Originally Posted by stanger89
I posted in your other thread, but NHK found improvement in realness up to 310 pixels/degree in their study, with most benefit occurring up to 120 pixels/degree. Of course it's important to note that this isn't saying you can't have good picture quality at lower resolutions, a lot of us got quite a bit of enjoyment out of 720p and even 480p displays, but that doesn't mean our current 1080p machines aren't better.
Frankly I think the whole resolution thing is overblown, from both perspectives. In practice we really don't have a choice, we all have a budget that we must stick to and we must choose a projector based on that budget. On top of that, the best new quality features always go into the newest, highest end products. When 1080p appeared, manufacturers put all their best technology, best PQ into their 1080p displays, leaving 720p machines behind. Today, the same thing is happening with 4K, if you want the best picture from any given manufacturer, you're necessarily going to be buying a 4K or "4K" display. Sony's 4K projectors wipe the floor with their 1080p models, which have been relegated to entry level status. Same with JVC and Epson (even if they are "Faux K"). You're budget is going to determine the "amount" of image quality you can buy, and the resolution you get will just be a side effect of that.
Originally Posted by bud16415
Again thanks for posting in the other thread. I will say those people in the <$3000 forum and it is really the <$1000 forum and here in the CIH forum there is a wider mix of budgets with lens and zoom being two widely different priced options and soon to be the 4k zoom people I’m sure.
But I always tell people in the <$1000 forum that your projector is only 1/3 the visual experience your screen and room each take the other 2/3 of the job. For the vast number of those folks spending $10 on the room can equal $100 on the projector and the same for screens that work better in the less than perfect rooms. Lots of folks have budgets they spend 90% on an entry 1080 projector and the other 10% on a white screen and wonder why they can’t watch with a wall of south facing windows mid-day. In those cases 30% going to a 720 projector, 60% to the room and 10% for a DIY dark screen might be the ticket. When guys like ddigler come here with a desire and no experience and confront a chart that says forget it unless you have 4k when he has the firepower for his 140” dream to come true, is when I think we need a way to depict resolution problems differently. In his case he has the projector now and is commenting “ignorance must be bliss” after seeing what he is seeing. Most don’t just say aww its good enough, most are actually blown away and looking on the box the projector came in wondering if they got a secret 8k unit by mistake.
Most newcomers to FP can’t go to Walmart and see a 1080 projector running or go anyplace and see one. I took a leap of faith with my first one 10 years ago. Now we see them a little in school or at work and see the washed out images they produce and that is the only background many have.
Better is always better and costs more for sure. But if you could take a $700 projector back in time 10 years and show it off I wonder what the reactions would be? I don’t think human eyes have evolved much in that ten years but our tastes have I think.
Originally Posted by stanger89
My point about budget wasn't that more budget is better, it's that you get whatever resolution you get based on your budget. For example I can't take $5000 to Sony and choose between a 4K machine with mediocre contrast/brightness/color and a 2K machine with great contrast/brightness/color, there just isn't such an option. Ignoring resolution, if I want the best picture quality possible with Sony, I have to get a 4K machine, and my budget either will, or won't allow that. Ignoring resolution, if you go to any manufacturer, you just can't get a 2K machine that matches or exceeds the performance of their 4K offerings.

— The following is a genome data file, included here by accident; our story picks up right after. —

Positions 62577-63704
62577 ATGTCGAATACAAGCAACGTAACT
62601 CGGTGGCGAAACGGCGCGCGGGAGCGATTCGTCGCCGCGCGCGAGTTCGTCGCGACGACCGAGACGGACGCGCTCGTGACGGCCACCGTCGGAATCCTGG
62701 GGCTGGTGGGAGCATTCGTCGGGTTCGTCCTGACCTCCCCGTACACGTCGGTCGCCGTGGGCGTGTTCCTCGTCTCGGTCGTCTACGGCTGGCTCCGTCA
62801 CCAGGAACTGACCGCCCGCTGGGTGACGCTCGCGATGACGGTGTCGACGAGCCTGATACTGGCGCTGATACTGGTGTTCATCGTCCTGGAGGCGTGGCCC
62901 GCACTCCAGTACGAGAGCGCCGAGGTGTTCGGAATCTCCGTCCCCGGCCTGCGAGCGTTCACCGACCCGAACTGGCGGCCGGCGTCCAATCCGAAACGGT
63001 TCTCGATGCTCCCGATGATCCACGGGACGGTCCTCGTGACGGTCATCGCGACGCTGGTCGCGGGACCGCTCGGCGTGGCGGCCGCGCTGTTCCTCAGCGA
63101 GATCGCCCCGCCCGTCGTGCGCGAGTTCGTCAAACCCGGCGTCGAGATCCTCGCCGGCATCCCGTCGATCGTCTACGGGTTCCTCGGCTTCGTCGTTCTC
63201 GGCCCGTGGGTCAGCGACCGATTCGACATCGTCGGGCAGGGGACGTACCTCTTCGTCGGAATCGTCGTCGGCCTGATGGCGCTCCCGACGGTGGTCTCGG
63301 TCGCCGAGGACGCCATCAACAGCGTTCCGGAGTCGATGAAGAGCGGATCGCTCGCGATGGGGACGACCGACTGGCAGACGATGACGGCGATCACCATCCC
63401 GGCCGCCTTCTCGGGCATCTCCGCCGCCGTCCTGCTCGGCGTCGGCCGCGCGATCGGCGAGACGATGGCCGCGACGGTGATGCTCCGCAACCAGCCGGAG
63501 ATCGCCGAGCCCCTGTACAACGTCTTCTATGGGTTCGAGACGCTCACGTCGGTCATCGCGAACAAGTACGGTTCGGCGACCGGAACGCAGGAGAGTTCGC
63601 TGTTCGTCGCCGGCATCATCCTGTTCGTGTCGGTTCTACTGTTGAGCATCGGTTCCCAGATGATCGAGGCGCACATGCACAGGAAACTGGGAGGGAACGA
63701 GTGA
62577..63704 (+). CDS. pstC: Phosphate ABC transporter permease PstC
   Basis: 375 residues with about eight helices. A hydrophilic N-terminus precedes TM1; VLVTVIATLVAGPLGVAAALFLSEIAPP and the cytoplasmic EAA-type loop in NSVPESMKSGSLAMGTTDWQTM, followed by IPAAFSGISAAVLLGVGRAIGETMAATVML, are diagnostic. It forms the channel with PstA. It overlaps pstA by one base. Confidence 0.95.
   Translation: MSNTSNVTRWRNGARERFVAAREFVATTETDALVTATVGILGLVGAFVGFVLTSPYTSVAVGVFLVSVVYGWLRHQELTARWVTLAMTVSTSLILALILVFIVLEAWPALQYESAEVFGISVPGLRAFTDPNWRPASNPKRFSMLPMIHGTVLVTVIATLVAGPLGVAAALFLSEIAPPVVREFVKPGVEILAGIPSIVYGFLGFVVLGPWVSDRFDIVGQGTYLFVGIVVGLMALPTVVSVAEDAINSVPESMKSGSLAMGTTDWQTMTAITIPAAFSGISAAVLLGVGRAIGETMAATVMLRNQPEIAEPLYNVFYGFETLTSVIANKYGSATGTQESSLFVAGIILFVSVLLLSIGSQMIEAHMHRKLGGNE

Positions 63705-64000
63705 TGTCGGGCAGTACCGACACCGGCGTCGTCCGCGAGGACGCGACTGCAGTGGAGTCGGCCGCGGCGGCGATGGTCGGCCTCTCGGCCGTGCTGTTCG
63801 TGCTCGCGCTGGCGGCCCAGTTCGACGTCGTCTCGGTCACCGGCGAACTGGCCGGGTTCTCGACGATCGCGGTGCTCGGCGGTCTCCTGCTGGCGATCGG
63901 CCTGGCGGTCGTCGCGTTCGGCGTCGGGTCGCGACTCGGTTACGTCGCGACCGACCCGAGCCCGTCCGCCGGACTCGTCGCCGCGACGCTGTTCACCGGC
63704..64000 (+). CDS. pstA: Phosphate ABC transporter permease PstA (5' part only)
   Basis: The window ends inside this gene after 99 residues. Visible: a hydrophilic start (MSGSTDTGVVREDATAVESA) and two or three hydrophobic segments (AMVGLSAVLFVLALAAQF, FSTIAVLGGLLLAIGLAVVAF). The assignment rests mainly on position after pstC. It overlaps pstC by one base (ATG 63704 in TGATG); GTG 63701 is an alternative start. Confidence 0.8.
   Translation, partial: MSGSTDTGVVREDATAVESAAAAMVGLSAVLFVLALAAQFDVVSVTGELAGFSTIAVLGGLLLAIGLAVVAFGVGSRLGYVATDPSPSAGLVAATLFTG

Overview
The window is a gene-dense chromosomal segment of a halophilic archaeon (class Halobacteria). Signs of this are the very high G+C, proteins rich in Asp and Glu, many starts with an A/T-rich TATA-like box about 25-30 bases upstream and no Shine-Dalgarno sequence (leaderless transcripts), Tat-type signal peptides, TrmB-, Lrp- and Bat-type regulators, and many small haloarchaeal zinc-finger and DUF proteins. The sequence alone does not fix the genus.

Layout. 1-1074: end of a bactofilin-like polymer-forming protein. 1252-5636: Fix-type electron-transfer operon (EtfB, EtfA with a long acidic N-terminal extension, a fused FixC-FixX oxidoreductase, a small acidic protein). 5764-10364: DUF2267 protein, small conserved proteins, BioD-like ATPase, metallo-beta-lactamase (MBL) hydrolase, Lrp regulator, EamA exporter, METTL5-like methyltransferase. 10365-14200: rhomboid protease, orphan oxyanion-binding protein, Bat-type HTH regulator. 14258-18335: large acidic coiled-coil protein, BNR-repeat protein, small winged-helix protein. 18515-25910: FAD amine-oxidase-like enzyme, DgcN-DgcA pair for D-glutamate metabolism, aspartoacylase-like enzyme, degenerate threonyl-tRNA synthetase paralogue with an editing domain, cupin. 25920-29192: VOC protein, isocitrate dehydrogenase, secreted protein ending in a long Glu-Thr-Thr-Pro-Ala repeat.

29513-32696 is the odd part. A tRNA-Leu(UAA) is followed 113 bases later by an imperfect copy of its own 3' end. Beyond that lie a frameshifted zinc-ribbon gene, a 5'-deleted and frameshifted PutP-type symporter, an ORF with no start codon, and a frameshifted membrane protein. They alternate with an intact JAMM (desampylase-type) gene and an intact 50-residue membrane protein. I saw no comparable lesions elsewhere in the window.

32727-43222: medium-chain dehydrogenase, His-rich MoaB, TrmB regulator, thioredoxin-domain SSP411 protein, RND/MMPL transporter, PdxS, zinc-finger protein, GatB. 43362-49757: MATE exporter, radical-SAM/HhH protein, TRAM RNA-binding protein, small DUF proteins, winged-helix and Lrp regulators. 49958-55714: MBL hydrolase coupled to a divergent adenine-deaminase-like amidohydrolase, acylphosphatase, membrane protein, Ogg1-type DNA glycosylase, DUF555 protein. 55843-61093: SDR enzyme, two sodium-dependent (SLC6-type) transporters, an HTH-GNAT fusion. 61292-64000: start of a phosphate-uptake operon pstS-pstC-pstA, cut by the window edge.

The same thing happened with the introduction of 1080p, when TI introduced 1080p DMDs, it marked the end of the road for 720p picture quality improvements, if you wanted top quality and had the budget, your only option was a 1080p machine, those had the DMDs with the latest contrast improvements.
You'll take your budget, go to the store, and what you walk out with may or may not be 4K but you won't have really had to decide between 2K and 4K. It's probably a little different in the flat panel world because there's been a glut of cheap "4K" flat panels released, but in the projection world, manufacturers just drop the older resolutions on the floor when they start building new ones. Just look at Sony, you'll never see a 2K machine that matches the quality (still ignoring resolution) of their 4K offerings. JVC doesn't even offer an option without e-Shift, and likewise, you're not going to see a pure 2K Epson that matches their LS10000 (though the LS9600 might come close).
Quite the good discussion going here, guys.
I think ddigler is a big boy. I don't read from his posts that your chart, Carlton, has dashed his dreams. His dreams aren't dashed, but there is a learning curve and, to his credit, he is working his way up on it. He needs to be an informed AV fan/consumer. As he gathers useful information, he will impart his understanding, perceptions, and priorities to the many factors. Then he will make informed decisions that he will likely not regret or feel like he spent unwisely. That's what this site is and always has been about. We "old hats" are offering him good advice. Keep it coming...because I'm sure he appreciates it and will process it all to his benefit. I think he's going to do just fine.